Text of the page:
Mental Health In the News


Forty-First Juvenile Justice Symposium

Forty-First Juvenile Justice Symposium

The symposium, hosted by the Mississippi Division of Public Safety Planning-Programs and the Mississippi Juvenile Justice Advisory Committee, will provide a venue where participants from varying disciplines can receive appropriate resources to help prevent juvenile delinquency by educating the professionals who serve throughout the state of Mississippi and the nation.

2018 Youth Summit: Empowering Youth—Resiliency in the Face of Trauma

The Coalition for Juvenile Justice will host a youth summit that brings together young people from across the country who are interested in juvenile justice reform and aims to cultivate and empower the next generation of leaders by providing them with the tools they need to leverage their lived expertise.

Press Releases

Salt Lake County Launches Sweeping Study of Jail Population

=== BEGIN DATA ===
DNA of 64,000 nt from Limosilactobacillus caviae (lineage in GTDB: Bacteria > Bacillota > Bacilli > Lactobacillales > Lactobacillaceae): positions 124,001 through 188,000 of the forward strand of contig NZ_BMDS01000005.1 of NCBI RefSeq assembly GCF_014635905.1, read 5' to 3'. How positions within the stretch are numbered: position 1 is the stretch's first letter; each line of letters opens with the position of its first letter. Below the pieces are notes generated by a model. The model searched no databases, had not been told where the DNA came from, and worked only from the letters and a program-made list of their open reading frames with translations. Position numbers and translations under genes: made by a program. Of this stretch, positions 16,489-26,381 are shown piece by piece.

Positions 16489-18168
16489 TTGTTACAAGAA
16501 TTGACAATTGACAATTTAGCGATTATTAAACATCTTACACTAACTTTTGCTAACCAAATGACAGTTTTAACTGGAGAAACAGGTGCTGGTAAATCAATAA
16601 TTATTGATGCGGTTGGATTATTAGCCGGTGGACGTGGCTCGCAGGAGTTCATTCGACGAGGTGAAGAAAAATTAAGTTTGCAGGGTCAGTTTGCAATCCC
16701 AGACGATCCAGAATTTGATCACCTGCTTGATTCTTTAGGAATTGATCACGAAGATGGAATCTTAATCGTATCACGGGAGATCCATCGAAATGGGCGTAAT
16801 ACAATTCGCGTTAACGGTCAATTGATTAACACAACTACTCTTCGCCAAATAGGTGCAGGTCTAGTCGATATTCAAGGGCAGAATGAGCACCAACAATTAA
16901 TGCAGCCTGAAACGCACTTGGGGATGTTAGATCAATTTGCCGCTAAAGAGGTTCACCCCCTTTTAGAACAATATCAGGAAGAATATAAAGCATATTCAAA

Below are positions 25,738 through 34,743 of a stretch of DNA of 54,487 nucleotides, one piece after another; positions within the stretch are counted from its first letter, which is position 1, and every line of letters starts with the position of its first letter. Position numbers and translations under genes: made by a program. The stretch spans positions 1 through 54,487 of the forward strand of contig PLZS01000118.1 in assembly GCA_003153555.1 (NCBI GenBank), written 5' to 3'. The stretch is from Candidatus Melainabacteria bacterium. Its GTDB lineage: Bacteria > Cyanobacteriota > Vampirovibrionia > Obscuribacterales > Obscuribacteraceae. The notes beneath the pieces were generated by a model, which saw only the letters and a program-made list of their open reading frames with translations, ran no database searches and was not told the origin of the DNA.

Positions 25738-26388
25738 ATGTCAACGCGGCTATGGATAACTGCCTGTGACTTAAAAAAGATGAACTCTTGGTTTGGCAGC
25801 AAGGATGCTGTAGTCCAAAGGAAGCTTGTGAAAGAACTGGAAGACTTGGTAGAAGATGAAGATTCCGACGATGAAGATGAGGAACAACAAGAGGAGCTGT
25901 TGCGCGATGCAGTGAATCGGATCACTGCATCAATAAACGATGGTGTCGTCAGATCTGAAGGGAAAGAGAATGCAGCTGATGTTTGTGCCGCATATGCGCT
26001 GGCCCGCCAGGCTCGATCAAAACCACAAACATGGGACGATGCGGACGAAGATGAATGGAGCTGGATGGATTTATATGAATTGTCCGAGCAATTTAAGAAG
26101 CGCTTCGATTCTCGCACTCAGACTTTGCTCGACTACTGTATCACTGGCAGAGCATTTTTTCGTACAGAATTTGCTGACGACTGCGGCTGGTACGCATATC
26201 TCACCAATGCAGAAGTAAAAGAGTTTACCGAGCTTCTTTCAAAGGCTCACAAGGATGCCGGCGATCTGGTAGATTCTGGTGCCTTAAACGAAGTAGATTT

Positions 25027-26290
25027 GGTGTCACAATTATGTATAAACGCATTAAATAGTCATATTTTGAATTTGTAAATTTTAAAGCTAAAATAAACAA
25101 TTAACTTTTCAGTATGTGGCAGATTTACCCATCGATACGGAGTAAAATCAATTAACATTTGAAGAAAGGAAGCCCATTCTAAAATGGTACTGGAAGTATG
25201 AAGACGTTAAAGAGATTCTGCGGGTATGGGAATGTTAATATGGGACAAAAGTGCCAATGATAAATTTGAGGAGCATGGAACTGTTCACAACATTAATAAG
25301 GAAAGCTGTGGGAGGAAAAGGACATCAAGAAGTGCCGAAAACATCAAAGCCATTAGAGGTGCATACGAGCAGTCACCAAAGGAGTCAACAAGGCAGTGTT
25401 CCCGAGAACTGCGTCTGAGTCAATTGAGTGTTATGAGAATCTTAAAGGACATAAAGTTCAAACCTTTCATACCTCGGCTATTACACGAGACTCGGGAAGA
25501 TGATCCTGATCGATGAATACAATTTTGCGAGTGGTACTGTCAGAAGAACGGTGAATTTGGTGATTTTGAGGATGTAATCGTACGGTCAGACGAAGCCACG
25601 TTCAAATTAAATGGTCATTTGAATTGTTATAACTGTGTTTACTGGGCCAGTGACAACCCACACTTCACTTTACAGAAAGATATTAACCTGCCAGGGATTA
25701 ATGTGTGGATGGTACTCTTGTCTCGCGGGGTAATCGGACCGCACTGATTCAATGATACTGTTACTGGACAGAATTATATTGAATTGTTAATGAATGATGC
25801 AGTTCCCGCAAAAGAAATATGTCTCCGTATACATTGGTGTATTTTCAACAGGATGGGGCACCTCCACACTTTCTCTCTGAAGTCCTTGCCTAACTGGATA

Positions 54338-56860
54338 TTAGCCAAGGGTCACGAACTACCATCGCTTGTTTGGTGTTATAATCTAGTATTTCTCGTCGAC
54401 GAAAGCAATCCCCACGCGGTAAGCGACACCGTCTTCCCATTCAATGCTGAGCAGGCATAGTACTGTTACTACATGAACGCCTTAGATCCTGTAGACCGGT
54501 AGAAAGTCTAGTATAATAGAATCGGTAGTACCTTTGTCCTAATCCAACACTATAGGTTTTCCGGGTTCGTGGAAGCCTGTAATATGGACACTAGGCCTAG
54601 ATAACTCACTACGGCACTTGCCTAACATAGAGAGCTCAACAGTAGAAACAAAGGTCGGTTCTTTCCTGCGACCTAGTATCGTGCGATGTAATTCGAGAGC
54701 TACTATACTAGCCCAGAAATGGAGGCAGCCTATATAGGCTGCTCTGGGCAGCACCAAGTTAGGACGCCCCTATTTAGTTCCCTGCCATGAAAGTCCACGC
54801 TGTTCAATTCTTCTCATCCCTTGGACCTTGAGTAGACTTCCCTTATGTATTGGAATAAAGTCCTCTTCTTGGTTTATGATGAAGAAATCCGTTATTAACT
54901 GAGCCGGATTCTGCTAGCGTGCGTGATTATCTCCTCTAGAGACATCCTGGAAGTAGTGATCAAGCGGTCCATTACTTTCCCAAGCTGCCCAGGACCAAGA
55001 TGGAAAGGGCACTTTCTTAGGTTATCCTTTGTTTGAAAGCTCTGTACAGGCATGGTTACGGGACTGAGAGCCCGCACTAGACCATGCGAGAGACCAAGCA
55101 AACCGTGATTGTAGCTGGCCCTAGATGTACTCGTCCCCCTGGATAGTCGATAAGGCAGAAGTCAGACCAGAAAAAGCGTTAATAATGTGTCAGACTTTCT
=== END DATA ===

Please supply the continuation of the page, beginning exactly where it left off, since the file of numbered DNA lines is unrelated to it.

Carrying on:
The Criminal Justice Advisory Council (CJAC) announced plans for a comprehensive analysis of Salt Lake County’s jail population in an effort to identify ways to reduce re-offense rates among people released from jail and design strategies to improve outcomes for the large portion of the jail population struggling with mental and substance abuse disorders.

Conference Promotes Improved Responses to People With Mental Illness in the Criminal Justice System

WASHINGTON, D.C.—More than 300 criminal justice and mental health experts gathered today to share strategies that improve outcomes for justice-involved people with mental illnesses. The Council of State Governments (CSG) Justice Center, with the support of the U.S. Department of Justice’s Bureau of Justice Assistance (BJA) Office of Justice Programs, hosted this fifth national conference, which brings together researchers, practitioners, and public officials annually.

Recent headlines

Mental Health Experts to Advise Law Enforcement in Clatsop County

Teams of two mental health experts from Clatsop Behavioral Healthcare will cover 12-hour shifts and answer police calls in the community. The outreach could give law enforcement deeper insight into people who are already on the county’s mental health radar, as well as provide a point of contact for people with undiagnosed or untreated mental illness.